How to Redesign Your Office for the New World of Work

3 min read

While the workplace is currently undergoing a transformative moment with companies and employees adjusting to a post-pandemic world, office trends and needs will continue to evolve over time. This article outlines what leaders should keep in mind as they adapt their workspaces to better suit their employees, different workstyles, and new technologies.

Amid widespread calls for the return to office, it's important that your workspace is worth the commute, experts say. Here's what that might look like.

The pandemic altered work life for millions – and it's changing how employers envision the office. Welcome to the workplace revolution.

Office occupancy has been hovering around 50 percent for the past few months, according to the security company Kastle Systems. But as more companies settle on a hybrid schedule, it's clear that the office will continue to play a key role in workplace operations – even if that role is changing.

Some companies are downsizing. Some are moving to the suburbs. Some are sharing spaces with other companies. And some are rethinking their office design in big and small ways, says Janet Pogue McLaurin, global director of workplace research at the architecture and design firm Gensler.

Indeed, after sampling a different type of work during the pandemic, companies are undergoing "the big reevaluation phase," says Caren Foster, principal at the design firm Moody Nolan. Workplaces must now compete with coffee shops, the home office, and other places where employees have demonstrated an ability to work effectively. In essence, offices must now "earn that commute," Foster says.

If a complete office revamp sounds overwhelming, worry not – most companies are making smaller changes, like redoing a single floor or testing out one idea at a time, McLaurin says. Here's what leaders should consider as they start to reimagine their space:

First, include employees.

The office is the central hub for your team, so in addition to insight from senior management or design professionals, don't forget to consider perspectives from your wider staff, Foster says.

The wealth management firm O'Brien Wealth Partners, for instance, used a series of surveys to gather insight from its employees. After vacating its Boston Back Bay headquarters, the team designed its new office in Waltham, Massachusetts, from scratch – and this approach let it gauge evolving employee sentiment on wants for the space, says Jill Fopiano, O'Brien's president & CEO.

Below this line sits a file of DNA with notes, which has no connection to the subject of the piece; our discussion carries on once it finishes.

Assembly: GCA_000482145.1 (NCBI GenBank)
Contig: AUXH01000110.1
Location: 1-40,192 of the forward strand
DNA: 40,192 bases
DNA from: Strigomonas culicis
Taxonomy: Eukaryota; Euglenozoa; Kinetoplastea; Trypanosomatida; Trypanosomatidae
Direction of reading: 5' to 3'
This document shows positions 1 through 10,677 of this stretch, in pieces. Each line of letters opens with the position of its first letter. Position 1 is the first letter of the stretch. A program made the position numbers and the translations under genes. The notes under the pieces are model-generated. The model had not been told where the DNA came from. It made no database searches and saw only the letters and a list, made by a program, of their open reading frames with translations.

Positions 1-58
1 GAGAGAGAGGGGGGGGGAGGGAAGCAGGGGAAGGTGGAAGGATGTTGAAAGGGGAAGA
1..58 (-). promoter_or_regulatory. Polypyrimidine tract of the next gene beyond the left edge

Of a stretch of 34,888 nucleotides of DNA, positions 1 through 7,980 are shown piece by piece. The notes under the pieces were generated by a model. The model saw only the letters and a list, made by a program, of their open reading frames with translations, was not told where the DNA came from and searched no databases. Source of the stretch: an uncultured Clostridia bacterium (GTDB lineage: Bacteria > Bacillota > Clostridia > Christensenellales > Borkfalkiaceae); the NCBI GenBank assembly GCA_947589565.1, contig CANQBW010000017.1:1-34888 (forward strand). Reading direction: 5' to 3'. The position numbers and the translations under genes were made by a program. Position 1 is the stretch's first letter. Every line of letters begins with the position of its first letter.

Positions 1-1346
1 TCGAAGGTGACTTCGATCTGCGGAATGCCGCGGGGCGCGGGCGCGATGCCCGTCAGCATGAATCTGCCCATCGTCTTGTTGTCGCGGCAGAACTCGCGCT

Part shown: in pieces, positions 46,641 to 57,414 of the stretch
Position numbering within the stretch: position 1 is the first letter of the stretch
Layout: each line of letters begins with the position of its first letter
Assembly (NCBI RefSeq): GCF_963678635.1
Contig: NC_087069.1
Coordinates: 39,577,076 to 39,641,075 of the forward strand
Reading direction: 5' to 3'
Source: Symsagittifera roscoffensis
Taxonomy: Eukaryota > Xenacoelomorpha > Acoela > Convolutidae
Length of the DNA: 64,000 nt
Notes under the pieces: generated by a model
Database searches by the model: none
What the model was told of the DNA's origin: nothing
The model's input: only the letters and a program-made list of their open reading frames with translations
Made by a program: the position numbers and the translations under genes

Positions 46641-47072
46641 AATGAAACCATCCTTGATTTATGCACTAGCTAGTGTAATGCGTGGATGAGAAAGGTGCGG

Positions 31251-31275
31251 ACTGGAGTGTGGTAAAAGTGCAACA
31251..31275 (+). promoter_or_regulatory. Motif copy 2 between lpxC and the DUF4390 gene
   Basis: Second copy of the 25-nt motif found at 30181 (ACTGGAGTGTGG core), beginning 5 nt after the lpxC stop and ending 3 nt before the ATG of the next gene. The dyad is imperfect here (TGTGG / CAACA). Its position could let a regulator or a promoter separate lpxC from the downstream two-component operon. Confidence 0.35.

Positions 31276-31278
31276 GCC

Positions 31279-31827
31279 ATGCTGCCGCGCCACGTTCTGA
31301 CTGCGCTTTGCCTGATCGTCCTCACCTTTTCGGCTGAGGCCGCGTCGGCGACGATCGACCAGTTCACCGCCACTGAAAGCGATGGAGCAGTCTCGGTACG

Meanwhile, TechSmith – the East Lansing, Michigan-based software company – conducted multiple employee focus groups as it moved forward with the construction of its $15 million new headquarters. The focus group discussions covered topics including hybrid technology needs and requests for the team game room, says CEO Wendy Hamilton.

Design for different ways of working.

The sudden shift to widespread remote work ushered in a "new awareness of how we all work best," McLaurin says – and the understanding that preferred ways of working could be different for each employee.

Thus, some newer office designs are dividing the workplace into "neighborhoods": differently designed spaces that suit different types of work, McLaurin says. For instance, some offices now have a "library" – a space for focused, quiet work – while other areas lend more to collaborative brainstorming.

TechSmith's new office, which opened in September 2022, features three new types of workspaces: small offices (or "smoffices"), pairing rooms designed for two people, and team rooms intended more for small groups. "We focused a lot more real estate on collaborative space," Hamilton says.

Make sure your technology is up to snuff.

Even with the most optimized office layout, a successful hybrid workplace requires the right technology to support successful collaboration between on-site and remote workers. All too often, hybrid meetings succumb to technical difficulties, making employees wish they'd hopped on virtually instead of joining from the office, Foster says.

Thoughtful technological improvements can circumvent these issues, though. In O'Brien Wealth Partners' new office, which opened earlier this year, employees can walk into a conference room and access Zoom in one click – a simple change that saves teams some tedious steps.

TechSmith, meanwhile, invested millions in technology to create a "hybrid-first" workplace for its approximately 300 employees, Hamilton says. "Our meeting rooms are equipped with things like digital whiteboards that you can both use physically and digitally at the same time," Hamilton says. "If the tech's out there, we've tried it to support hybrid work."

The office will evolve. And so should you.

While this might be a transformative moment for the workplace, office trends and needs will keep evolving. Think about the office as a retail store, McLaurin says: You can invest in the lighting and the must-have elements, but the displays will change for seasons, holidays, and different offerings.

"The workplace can no longer be precious," McLaurin says. "You need to be thinking about what elements can continually change in order to adapt to how employees are continually changing, how work is continually changing, how technology is continually changing."


This article was written by Sarah Lynch from Inc. and was legally licensed through the DiveMarketplace by Industry Dive. Please direct all licensing questions to

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Sarah Lynch

Staff Reporter, Inc.